Malaysian Family Well-Being Index Study, 2011

Background

Malaysia was, in the past few decades, and is still undergoing a process of rapid social and economic development. This is a result of policies implemented by the government such as the New Development Policy (1991-2000), National Vision Policy (2001-2010) and Government Transformation Programme (2010-2020) which all serve to transform Malaysia into a developed and competitive country. However, the daily grind of these processes has imposed increased demands on the family institution because of the responsibilities and the challenges faced by the family itself.

The family institution must be strengthened to offset the rapid process of social and economic development. This is important because the family is the basic social unit which prepares and supplies human capital resources for national development. Given the importance of family well-being to the future of the country, a scientific study needs to be conducted to measure the level of well-being of families in the country.

Measuring family well-being is crucial as it can indirectly measure the impact of the implementation of national social and economic development policies on families and the extent to which the implemented policies and programmes are successful or otherwise.

Hence, this study has identified relevant indicators that can provide information about the well-being of families in Malaysia. Subsequently, based on the identified indicators, a Family Well-Being Index (FWI) was developed to measure the current state of well-being of the family as well as for use in new policy formulation, planning for implementation of future research, the development of new programmes and services, and expansion of existing programmes.

Objectives

  • To build a set of indicators to measure family well-being;
  • To describe the state of family well-being based on the set of indicators developed;
  • To generate the Malaysian Family Well-Being Index; and
  • To propose recommendations to improve family well-being.
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Development Process of Family Well-Being Indicators

In the process of developing a set of indicators, this study used the three main approaches of literature review, focus group discussions (FGDs) and a pilot study. The literature review was performed on previous studies conducted from 1990 onwards. Based on the review, this study considered family well-being as a multi-dimensional concept that incorporates family relationships, family economy, family health, family safety, family and community, family and religion/spirituality, and housing and environment. The domains identified were discussed in two series of FGDs; the formal FGD consisted of academics, government agencies and non-governmental organisations, and the non-formal FGD consisted of selected members of the public. Responses from the FGDs that were transcribed, interpreted and validated with literature review formed the basis for updating the domains and indicators of the study.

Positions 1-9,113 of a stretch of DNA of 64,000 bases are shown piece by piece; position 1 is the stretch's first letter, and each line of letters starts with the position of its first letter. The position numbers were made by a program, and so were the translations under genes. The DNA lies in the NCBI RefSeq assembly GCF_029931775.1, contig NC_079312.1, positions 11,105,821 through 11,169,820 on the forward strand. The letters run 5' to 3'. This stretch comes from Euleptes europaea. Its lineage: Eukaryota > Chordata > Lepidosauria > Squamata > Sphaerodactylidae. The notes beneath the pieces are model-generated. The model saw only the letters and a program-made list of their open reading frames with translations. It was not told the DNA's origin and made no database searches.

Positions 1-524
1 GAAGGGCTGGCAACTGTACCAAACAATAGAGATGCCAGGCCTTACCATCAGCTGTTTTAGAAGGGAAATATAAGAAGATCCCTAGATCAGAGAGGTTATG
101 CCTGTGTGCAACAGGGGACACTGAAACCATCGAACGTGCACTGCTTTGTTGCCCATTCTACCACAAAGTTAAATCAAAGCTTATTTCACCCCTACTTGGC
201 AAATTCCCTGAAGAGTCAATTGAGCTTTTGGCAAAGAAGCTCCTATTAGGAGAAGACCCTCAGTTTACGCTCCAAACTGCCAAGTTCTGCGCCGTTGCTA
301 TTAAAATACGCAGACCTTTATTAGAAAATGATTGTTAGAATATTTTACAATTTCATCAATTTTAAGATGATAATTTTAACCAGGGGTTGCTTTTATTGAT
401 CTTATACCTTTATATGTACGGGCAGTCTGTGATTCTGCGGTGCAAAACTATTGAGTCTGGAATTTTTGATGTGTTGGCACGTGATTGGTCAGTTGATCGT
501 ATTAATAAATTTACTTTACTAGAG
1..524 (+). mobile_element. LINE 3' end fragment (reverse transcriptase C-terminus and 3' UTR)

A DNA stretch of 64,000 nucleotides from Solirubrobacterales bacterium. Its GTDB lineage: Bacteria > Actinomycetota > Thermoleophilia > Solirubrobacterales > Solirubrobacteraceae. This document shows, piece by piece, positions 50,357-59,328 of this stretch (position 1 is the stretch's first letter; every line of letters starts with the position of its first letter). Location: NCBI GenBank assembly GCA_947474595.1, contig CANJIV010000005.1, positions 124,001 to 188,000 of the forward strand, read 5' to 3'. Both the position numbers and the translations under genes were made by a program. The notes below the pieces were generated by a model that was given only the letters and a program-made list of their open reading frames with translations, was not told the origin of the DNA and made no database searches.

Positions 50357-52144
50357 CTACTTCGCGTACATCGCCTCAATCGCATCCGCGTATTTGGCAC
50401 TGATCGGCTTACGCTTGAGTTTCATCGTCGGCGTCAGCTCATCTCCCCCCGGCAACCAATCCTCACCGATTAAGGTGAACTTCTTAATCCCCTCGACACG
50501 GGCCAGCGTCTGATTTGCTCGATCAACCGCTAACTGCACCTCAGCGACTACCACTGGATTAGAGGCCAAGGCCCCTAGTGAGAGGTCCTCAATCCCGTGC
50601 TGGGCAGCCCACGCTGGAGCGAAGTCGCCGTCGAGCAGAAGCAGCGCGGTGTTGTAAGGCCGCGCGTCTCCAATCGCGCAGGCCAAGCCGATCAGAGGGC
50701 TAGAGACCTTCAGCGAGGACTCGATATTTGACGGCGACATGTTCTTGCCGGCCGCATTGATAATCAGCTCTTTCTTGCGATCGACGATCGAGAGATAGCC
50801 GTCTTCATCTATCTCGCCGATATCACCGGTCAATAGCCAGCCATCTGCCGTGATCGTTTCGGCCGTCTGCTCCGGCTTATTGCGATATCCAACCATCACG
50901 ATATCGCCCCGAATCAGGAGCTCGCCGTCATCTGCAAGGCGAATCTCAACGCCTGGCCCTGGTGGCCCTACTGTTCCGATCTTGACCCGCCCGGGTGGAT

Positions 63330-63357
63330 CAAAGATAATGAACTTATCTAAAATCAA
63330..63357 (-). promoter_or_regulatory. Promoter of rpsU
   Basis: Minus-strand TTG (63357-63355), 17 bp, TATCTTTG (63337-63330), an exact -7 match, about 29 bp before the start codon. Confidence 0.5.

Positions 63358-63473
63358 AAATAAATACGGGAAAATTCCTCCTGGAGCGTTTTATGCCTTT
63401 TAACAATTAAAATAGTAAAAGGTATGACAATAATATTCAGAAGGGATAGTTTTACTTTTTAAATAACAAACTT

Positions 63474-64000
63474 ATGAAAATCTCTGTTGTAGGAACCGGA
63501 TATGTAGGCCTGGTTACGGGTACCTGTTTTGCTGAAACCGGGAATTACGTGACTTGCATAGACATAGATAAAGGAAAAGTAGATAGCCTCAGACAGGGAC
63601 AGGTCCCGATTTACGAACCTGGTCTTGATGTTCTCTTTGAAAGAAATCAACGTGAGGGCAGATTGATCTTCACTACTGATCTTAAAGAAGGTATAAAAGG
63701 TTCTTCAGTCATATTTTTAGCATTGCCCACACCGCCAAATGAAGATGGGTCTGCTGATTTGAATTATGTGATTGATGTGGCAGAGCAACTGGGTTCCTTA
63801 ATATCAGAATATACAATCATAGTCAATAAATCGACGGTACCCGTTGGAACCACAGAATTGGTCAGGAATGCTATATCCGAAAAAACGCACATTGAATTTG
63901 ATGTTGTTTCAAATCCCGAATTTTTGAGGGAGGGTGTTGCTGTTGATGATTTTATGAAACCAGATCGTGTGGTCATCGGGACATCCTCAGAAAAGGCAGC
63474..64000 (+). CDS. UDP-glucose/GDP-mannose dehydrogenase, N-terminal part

The indicators were then tested in a pilot study conducted on 30 households from February to March 2011. Based on the results of the pilot study, several changes were made to the questionnaire including further refining the indicators used. As a result, in order to measure the well-being of families in this country, this study has identified a total of 24 indicators covering seven domains.

Figure 1: Domains and Indicators in the Malaysian Family
DomainIndicatorDomainIndicator
Family Relationshipsi. Parental involvement
ii. Family resilience
iii. Family functioning
iv. Time with family
v. Work-family balance*
vi. Husband/wife relationship *
vii. Parental relationship
Family and Communityi. Community cooperation
ii. Community relationship
iii. Community involvement
Family Economyi. Family living standards
ii. Family economic situation
iii. Future savings
iv. Debt burden
Family and Religion/ Spiritualityi. Role of religion
ii. Spiritual practice
Family Healthi. Family health practice
ii. Family health level
iii. Stress management
Housing and Environmenti. Basic amenities
ii. Pollution levels
Family Safetyi. Emergency response knowledge
ii. Safety at home
iii. Family safety
  

Note: * Not part of the FWI (Children) calculation.

Findings of the Family Well-Being Index Study

Respondents’ Profile

The study was conducted on 2,808 households involving a total of 5,616 respondents (a parent and a child from each household), consisting of 1,484 fathers, 1,324 mothers and 2,808 adolescent children aged 13 to 24 years. Selection of households in this study was with the assistance of the Department of Statistics using a stratified random sampling method and executed with face-to-face interviews.

The distribution of respondents was 62 percent of families living in urban areas with the majority of them being still married (93.2%). Of the families covered, 81.2 percent were nuclear families. These were followed by the extended families (14.8%), single-parent families (3.3%) and blended families (0.7%). Over 60 percent of the families covered were Malay followed by Chinese (28.3%), Indian (9.8%) and others (1.0%). Distribution of respondents by the total number of people in a family was 67 percent of families having four to six family members and more than 60 percent of these families having teenagers aged 13-15 years. In terms of household income, almost half of them had a household income not exceeding RM2,000 per month. Distribution of adult respondents according to their age showed that nearly half of them was in the range of 41 to 50 years (47.2%) while distribution of adolescent respondents was 45.6 percent aged 13 to 17 years and the remainder aged between 18 and 24 years.